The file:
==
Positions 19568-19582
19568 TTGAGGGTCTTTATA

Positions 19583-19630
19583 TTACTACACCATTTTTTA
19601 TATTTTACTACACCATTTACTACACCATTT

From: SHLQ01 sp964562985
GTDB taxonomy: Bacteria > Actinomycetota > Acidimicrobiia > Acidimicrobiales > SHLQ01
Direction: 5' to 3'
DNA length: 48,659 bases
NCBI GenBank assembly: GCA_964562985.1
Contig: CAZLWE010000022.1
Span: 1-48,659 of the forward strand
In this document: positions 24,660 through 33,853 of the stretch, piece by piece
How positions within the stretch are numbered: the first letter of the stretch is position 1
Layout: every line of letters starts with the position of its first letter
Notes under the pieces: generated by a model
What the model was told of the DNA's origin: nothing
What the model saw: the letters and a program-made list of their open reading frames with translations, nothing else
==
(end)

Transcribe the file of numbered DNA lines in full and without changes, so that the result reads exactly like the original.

Positions 19568-19582
19568 TTGAGGGTCTTTATA

Positions 19583-19630
19583 TTACTACACCATTTTTTA
19601 TATTTTACTACACCATTTACTACACCATTT

From: SHLQ01 sp964562985
GTDB taxonomy: Bacteria > Actinomycetota > Acidimicrobiia > Acidimicrobiales > SHLQ01
Direction: 5' to 3'
DNA length: 48,659 bases
NCBI GenBank assembly: GCA_964562985.1
Contig: CAZLWE010000022.1
Span: 1-48,659 of the forward strand
In this document: positions 24,660 through 33,853 of the stretch, piece by piece
How positions within the stretch are numbered: the first letter of the stretch is position 1
Layout: every line of letters starts with the position of its first letter
Notes under the pieces: generated by a model
What the model was told of the DNA's origin: nothing
What the model saw: the letters and a program-made list of their open reading frames with translations, nothing else